This Cerberus of the British consumer, personified by Anne Robinson, aired the vexed question of when
a foreign beer isn’t a foreign beer.
The immediate reaction of the industry seers was that dire consequences were going to flow from this ruling for foreign beers brewed here under licence, and our business was going to have to mind its Ps and Qs as never before when coming up with advertising copy.
Since then the issue seems to have disappeared off the radar although I suspect it may have activate some back-office unscrambling of cherished marketing projects that we shall never hear about.
The actual ASA ruling doesn’t worry me but what does is that there was just one single complaint about the offending advert.
It makes you wonder who this lone complainant could be.
The ASA says it never publishes any complainants’ names unless an obvious commercial interest is involved. How do we know there isn’t, how does anybody know that? Hardly transparent is it?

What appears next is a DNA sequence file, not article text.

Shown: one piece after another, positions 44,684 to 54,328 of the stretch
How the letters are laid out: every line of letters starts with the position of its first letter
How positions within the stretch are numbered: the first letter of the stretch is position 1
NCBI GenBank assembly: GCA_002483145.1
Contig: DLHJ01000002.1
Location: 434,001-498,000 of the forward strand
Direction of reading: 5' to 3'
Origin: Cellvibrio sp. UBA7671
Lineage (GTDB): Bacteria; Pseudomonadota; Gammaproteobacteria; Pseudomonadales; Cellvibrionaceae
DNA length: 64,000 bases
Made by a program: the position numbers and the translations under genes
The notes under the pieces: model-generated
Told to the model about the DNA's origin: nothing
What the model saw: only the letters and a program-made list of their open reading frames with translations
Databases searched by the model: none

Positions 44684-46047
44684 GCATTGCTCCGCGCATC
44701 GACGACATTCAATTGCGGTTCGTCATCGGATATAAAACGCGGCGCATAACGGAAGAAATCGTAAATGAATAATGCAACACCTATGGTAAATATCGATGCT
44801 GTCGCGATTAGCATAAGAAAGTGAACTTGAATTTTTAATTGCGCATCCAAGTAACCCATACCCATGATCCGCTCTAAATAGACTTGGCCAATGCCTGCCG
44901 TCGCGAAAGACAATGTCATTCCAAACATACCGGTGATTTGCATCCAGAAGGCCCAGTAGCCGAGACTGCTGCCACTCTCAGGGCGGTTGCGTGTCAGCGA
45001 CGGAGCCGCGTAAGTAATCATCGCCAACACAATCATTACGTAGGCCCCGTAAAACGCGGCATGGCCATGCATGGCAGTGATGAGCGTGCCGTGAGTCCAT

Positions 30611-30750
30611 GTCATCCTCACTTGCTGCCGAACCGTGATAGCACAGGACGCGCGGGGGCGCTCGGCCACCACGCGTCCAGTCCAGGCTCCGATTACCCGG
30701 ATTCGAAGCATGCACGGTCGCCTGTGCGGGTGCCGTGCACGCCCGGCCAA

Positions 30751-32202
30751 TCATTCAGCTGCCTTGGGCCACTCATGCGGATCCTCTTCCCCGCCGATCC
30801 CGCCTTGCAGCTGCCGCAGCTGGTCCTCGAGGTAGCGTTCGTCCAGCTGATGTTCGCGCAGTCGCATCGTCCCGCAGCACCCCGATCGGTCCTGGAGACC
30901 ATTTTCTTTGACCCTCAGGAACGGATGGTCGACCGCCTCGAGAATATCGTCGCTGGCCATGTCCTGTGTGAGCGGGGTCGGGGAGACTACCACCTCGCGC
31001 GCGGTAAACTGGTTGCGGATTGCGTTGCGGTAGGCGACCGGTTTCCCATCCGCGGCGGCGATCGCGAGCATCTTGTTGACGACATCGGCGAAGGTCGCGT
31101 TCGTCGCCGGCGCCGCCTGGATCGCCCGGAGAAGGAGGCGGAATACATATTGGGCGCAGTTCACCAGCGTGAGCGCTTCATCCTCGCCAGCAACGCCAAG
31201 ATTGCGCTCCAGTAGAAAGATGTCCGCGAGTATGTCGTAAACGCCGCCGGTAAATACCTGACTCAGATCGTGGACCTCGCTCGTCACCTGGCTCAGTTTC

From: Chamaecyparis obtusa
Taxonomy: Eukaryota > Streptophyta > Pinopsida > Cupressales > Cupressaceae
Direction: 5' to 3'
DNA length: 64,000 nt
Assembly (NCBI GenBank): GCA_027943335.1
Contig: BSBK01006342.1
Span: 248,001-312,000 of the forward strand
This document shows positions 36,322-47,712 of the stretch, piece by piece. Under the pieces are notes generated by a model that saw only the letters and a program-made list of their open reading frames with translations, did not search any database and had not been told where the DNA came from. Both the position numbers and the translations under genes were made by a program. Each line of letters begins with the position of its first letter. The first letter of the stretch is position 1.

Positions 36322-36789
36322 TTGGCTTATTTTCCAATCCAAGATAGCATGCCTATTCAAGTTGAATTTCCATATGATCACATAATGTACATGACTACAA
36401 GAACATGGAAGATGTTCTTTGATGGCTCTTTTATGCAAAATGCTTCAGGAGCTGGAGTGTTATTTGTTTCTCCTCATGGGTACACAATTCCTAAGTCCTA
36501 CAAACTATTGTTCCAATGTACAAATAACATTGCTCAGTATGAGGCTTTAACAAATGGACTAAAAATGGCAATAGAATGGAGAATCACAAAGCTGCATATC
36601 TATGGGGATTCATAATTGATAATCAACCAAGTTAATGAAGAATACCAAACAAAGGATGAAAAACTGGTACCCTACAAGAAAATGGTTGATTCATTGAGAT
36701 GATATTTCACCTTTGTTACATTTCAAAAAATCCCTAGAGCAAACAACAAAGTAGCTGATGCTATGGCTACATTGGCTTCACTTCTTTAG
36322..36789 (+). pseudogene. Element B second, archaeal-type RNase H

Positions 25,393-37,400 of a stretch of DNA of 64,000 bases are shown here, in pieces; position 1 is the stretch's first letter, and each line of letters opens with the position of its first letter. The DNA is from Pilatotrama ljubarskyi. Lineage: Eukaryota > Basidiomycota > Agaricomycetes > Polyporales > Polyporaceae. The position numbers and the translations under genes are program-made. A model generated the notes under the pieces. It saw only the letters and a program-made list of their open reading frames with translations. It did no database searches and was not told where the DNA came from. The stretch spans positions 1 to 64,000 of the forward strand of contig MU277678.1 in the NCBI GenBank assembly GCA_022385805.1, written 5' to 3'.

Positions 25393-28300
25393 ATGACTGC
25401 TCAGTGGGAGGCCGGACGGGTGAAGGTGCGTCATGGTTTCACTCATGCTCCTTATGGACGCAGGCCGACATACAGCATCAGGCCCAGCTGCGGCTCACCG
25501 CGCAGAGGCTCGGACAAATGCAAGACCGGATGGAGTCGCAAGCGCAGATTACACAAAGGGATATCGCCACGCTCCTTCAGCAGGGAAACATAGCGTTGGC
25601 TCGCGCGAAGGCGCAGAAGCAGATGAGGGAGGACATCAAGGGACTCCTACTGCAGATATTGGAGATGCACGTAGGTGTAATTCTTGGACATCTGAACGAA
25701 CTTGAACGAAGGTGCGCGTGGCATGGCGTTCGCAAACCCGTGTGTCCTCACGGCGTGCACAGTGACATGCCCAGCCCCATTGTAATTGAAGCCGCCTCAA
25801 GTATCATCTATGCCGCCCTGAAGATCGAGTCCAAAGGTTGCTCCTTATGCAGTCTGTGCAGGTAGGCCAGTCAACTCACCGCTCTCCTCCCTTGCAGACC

The single snitch has the potential to do far more devastating damage, however. The licensee of my local was recently threatened with loss of his licence over a noise issue based again on a single complainant. Fortunately, he was able to rebut the charges but why should honest individuals and companies be subjected to this kind of harassment at the whim of one unidentifiable individual?
Of course, the apparatchiks who run these things will say it’s the breach of a code or a law, not the number of people who complain about it that matters. These people should start living in the real world.
The truth is that if an advert is really offensive or misleading or when a licensed premises really causes a nuisance there are always enough people out there to complain. And so they should: that’s democracy. One anonymous informer, on the other hand, smacks of autocracy.
Maybe the answer is to legislate that if a complaint is not upheld, as it was in the case of my favourite host, the complainant should be made to fund the full cost of the proceedings.
That would serve to discourage the informers among us.